Rickie: But I mean it's okay, it's, it's actually gonna be fine, I was  staying at my friend Angela's house for a while, and they're  really nice, they're this really great family, but in a way, that made me feel lonelier, and I know that sounds ungrateful…
Katimski: No, no no, I understand.
Rickie: And see, my uncle? I was living with my aunt and uncle, because, well, it's sort of a long story...
It’s a long story because really, the odyssey began long before Rickie was kicked out. Like the Odyssey, it started in medias res, before the show first picks up – with whatever tragic thing happened that made it impossible for him to grow up with his parents instead of sketchy distant relatives. 
Katimski tries to help him; he asks a friend for a favour (to get Rickie a place in Pride House, a place that presumably helps LGBT homeless youths) – but there’s a waiting list, and a horrific night in a home that freaks Rickie out so badly and makes him feel so unsafe that he flees. 
I absolutely adore the structure of the episode – because there is always this question looming of why Katimski doesn’t just ask Rickie to stay at his house for a bit, this was, after all, the easiest answer to Rickie’s troubles after Christmas, and Katimski behaves erratically too – not just because he is abstaining from coffee, but also because he spends this entire episode incredibly frustrated over the fact that he can’t help Rickie, and those who could don’t. We only find out why he can’t at the end of the episode – he is living with his partner, and presumably the situation of gay teachers in 1995 wasn’t safe enough for them to live openly or for parents not to freak out over the fact that he may have invited a teenage boy over who would have otherwise either spent the night outside or been beaten up for being gay in a halfway house. So he is understandably frustrated with the Chases for making Rickie leave, regardless of whether it was because of the story he told (because really, I think deep down Patty and Graham knew perfectly well that things weren’t fine, they just wanted to believe it because it would be the easier option, really).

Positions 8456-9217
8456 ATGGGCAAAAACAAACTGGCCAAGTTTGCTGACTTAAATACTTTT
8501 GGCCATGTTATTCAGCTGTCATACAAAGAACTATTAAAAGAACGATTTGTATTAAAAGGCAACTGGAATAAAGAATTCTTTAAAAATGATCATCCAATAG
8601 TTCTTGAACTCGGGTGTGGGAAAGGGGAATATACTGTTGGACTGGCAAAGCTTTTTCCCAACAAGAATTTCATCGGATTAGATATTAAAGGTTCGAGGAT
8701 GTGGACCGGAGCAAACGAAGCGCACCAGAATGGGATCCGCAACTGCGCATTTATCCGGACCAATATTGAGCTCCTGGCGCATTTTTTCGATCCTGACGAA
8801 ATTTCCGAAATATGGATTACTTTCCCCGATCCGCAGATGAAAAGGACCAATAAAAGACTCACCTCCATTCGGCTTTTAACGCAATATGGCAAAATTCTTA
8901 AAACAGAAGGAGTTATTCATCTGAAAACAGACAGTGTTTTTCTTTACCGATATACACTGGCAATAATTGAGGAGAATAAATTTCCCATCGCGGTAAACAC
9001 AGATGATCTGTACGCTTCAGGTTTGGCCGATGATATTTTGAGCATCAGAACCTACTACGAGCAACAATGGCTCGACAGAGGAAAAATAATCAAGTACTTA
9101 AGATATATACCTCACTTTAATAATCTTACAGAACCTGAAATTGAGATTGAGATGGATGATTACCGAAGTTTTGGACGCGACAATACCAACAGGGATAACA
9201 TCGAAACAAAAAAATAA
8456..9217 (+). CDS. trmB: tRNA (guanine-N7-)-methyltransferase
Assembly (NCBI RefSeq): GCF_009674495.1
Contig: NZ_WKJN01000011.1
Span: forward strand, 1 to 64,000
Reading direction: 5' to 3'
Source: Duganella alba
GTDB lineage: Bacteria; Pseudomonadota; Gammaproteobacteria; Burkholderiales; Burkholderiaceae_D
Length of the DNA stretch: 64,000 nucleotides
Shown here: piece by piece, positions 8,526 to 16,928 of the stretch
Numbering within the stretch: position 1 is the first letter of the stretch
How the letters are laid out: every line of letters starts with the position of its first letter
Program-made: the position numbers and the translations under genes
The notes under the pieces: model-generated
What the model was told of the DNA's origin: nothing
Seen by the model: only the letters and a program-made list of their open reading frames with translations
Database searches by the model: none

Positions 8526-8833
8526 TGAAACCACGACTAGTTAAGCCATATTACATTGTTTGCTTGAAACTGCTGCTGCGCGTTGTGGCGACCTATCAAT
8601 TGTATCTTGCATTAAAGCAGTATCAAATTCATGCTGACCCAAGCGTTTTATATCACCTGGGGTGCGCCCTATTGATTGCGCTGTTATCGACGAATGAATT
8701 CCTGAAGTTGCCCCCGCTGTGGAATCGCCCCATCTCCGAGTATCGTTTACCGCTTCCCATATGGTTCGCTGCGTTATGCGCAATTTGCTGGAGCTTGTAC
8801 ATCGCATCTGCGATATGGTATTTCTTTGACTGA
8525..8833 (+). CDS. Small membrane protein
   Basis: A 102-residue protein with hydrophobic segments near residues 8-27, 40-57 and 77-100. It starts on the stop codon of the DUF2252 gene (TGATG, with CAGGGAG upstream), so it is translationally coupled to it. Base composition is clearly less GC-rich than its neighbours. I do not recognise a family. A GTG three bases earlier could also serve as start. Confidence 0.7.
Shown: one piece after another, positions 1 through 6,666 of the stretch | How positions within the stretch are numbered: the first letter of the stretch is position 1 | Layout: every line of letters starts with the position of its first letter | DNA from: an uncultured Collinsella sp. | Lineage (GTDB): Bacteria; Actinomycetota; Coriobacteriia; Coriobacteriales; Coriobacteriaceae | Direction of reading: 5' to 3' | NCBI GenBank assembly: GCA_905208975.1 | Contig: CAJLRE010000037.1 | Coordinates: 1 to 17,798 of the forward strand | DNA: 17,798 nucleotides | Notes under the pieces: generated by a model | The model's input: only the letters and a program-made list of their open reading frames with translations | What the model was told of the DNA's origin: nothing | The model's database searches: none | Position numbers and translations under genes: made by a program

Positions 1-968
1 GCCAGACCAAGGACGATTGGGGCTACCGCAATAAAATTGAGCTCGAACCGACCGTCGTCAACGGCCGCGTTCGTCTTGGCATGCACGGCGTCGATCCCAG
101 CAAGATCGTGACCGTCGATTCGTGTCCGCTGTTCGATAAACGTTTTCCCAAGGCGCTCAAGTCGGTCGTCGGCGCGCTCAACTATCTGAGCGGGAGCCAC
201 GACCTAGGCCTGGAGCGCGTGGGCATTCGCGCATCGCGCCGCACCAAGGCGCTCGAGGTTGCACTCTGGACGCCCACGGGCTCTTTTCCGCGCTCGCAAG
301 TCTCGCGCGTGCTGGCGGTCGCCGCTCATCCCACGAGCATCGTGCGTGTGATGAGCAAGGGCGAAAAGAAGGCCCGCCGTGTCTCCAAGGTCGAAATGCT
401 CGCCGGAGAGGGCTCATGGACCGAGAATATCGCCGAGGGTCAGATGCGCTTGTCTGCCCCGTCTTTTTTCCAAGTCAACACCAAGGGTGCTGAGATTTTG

Rickie calls Katimski from a phone booth and pretends to be at a safe place because that’s what Rickie does, always: pretend to be okay so as not to cause a fuzz, so as not to cause discomfort, even if it means that he gets hurt. But he wants and needs Katimski to ask him to stay over because he just doesn’t have the resources to help himself anymore, this is a problem that he can’t face and overcome on his own. 
Rickie: Your address was in the phonebook. Sorry. It just got so hard to be alone!
Katimski: Come in.
Random notes: 

I find it weird that the lessons always end right after the teacher starts to talk about the topic. I mean, what are they doing the other 40 minutes? Sing songs from Sister Act

Jordan: You could, have sex with me though. If you really want to help. I guess that's a no. 

Kyle: Hey! Ah, you must have lost this?
Sharon: Oh!
Kyle: I found it hanging from a urinal. 

Jordan: You can even start with the basics, you know?
Brian: No, okay.
Jordan: I mean, even if it seems like too basic? Start with that. And then after, if you want, I can teach you how to get someone’s phone number. 

Pragmatism: It’s what made America great. 

Wilson Cruz!! With every episode, I am more amazed by his talent.